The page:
Another great example of the versatility, sustainability, and adaptability of mushroom cultivation comes from a brewery in Namibia that uses the organic waste from their brewing process as a substrate to grow mushrooms. This not only produces a crop of nutrient-rich mushrooms out of a resource that would otherwise get discarded, but it transforms protein-filled brewery byproducts into something with additional uses after it has hosted mushrooms, such as feed for livestock. It’s innovative practices like this that make use of the full capabilities of mushrooms to extract nutrients and energy from byproducts.
Other Uses for Mushrooms
Mushrooms can also be used in a lot of ways other than food. Because they’re so easy to grow and cultivating them is so friendly towards the environment, mushrooms are a much better option as a production material than what we currently use to manufacture many household products. Since the positive environmental impact of mushrooms is unparalleled, any way in which they can be substituted for existing materials, such as plastic, in the production of various household goods is a great step forward.
There are a number of innovative ways mushrooms are being used as substitutes for other materials in products. New non-edible uses for mushrooms include building materials such as mycelium bricks, leather alternatives, various components of shoes and clothing, compostable packaging, biodegradable insulation, and meat alternatives. In all of these cases, the material replaced by mushrooms is much more damaging to the environment. For example, replacing non-biodegradable plastics with biomaterials from mushrooms, such as the tough, fibrous, but fully compostable mycelium created by a thriving mushroom colony, is a much more sustainable and constructive use of earth’s fragile resources.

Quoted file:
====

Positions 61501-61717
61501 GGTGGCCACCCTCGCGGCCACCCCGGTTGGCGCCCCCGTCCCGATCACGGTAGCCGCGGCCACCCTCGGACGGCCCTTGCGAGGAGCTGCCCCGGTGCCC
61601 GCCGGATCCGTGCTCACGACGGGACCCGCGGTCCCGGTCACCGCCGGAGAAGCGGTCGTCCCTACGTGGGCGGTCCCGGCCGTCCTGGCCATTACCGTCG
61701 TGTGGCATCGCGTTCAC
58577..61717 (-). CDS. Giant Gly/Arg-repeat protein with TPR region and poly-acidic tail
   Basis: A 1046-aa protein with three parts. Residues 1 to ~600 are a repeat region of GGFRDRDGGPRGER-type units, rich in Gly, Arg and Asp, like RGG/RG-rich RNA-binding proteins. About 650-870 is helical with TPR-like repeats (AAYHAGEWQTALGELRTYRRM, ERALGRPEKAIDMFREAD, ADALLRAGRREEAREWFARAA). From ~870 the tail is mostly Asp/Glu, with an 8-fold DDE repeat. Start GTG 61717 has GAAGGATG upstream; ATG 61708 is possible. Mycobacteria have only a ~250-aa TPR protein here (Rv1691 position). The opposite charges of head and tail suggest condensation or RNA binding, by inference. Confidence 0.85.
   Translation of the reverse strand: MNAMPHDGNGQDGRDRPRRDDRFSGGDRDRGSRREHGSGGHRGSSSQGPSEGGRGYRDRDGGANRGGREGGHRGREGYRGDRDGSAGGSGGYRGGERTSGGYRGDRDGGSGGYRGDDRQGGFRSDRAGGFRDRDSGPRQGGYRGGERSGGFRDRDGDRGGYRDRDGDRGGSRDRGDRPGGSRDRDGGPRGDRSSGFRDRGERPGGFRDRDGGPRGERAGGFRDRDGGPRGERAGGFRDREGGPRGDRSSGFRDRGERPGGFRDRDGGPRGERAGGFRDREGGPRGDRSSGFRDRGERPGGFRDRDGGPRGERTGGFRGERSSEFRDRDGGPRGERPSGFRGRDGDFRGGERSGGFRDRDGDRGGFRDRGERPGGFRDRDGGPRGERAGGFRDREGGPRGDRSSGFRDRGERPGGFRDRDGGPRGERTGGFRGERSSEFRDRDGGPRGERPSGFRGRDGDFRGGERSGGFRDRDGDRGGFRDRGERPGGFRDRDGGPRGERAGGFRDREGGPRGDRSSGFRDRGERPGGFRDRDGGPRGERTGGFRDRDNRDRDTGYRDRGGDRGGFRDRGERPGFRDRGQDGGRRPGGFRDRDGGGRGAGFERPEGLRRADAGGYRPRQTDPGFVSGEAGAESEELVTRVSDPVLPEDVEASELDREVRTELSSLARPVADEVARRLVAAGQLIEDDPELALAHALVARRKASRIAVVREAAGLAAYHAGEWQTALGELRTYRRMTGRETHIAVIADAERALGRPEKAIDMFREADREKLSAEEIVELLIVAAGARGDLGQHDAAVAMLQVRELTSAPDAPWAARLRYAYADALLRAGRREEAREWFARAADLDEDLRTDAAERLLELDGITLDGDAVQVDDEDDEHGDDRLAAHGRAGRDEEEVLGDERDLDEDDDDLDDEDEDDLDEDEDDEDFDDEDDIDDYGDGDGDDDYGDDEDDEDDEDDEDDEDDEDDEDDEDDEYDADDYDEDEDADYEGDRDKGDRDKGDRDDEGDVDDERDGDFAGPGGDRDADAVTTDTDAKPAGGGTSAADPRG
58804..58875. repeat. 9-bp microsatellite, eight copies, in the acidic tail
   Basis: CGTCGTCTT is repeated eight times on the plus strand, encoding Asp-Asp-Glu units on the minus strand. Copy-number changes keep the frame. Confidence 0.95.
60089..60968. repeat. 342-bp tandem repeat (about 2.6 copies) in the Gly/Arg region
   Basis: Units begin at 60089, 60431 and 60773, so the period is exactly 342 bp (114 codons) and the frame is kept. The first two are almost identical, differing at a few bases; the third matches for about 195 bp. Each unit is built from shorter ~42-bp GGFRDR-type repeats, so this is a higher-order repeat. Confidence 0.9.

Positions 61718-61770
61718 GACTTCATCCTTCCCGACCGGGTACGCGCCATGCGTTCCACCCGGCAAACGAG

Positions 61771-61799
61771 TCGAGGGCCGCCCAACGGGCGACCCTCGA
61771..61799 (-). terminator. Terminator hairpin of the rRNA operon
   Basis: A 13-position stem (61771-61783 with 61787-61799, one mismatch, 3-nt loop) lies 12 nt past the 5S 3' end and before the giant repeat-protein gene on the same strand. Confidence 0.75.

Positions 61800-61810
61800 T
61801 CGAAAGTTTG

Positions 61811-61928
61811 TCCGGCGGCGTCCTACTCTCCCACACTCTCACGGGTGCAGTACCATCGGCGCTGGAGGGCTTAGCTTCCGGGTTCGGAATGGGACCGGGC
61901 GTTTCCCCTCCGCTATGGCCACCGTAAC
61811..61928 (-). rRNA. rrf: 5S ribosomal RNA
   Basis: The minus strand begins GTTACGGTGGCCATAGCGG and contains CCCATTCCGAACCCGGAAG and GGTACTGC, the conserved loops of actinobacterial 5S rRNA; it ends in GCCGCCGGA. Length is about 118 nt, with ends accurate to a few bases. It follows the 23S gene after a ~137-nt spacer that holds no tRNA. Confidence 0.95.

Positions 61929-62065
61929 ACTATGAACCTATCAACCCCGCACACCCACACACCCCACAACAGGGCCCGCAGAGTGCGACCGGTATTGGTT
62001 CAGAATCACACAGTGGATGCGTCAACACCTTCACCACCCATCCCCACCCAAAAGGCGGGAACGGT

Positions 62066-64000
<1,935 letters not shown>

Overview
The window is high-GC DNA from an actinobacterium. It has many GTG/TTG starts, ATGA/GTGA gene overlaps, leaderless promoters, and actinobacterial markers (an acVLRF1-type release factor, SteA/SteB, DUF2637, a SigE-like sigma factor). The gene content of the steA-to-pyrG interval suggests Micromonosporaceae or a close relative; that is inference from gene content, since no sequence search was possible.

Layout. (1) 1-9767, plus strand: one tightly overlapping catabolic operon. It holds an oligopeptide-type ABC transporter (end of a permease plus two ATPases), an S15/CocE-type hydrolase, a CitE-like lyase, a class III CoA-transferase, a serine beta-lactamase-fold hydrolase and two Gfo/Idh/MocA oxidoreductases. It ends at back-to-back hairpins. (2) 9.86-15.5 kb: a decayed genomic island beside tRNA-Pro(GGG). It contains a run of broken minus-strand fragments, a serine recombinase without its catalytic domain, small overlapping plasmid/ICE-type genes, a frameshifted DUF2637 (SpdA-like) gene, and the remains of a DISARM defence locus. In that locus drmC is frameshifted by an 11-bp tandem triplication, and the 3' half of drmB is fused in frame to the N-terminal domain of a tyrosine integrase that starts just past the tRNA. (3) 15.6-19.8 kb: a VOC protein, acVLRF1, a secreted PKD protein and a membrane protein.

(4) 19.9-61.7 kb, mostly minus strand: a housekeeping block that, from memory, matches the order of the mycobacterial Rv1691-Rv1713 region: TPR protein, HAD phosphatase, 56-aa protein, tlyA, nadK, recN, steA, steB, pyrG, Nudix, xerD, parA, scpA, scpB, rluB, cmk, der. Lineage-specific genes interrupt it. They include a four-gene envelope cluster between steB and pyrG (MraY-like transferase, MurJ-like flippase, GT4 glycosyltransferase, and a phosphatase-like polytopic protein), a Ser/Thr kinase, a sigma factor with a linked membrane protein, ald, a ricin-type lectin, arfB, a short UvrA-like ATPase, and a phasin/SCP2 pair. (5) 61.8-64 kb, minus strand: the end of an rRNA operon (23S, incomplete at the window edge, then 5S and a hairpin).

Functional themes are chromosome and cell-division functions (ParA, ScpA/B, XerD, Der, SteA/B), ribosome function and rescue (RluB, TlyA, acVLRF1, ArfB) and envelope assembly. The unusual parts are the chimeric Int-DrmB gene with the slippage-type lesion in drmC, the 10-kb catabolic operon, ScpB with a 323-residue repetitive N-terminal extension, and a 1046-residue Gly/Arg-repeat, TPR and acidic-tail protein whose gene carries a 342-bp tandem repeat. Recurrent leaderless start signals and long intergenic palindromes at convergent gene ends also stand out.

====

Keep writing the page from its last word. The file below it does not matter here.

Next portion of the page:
Mushrooms Instead of Plastics
Plastics are a bane to our planet’s ecosystems and ecology. The resource intensive and polluting process used to produce plastics stands in contrast to the resource efficient process of cultivating mushrooms. Innovative and cutting-edge businesses are now just beginning to harness the latent possibilities of mushrooms, using them as building blocks for everything from Styrofoam substitutes to furniture. They are using the mycelium from mushrooms to create a reusable, resilient material that rivals plastic in its ability to take on any shape and perform almost any structural function. Environmental agencies have been quick to realize the huge potential in this industry, and through the support of such organizations as the Environmental Protection Agency (EPA), this budding production process is flourishing.
What It Takes to Grow Mushrooms
Mushroom agriculture often takes place in facilities specifically adapted to this process. It’s a continuous process since mushrooms can be grown year-round in enclosed facilities, with new crops planted almost every day. Usually housed in large buildings or warehouses, mushroom agriculture is very space efficient since mushroom beds can be stacked on top of each other, reaching to the ceiling and taking up all available space in the damp, dark environment they thrive in.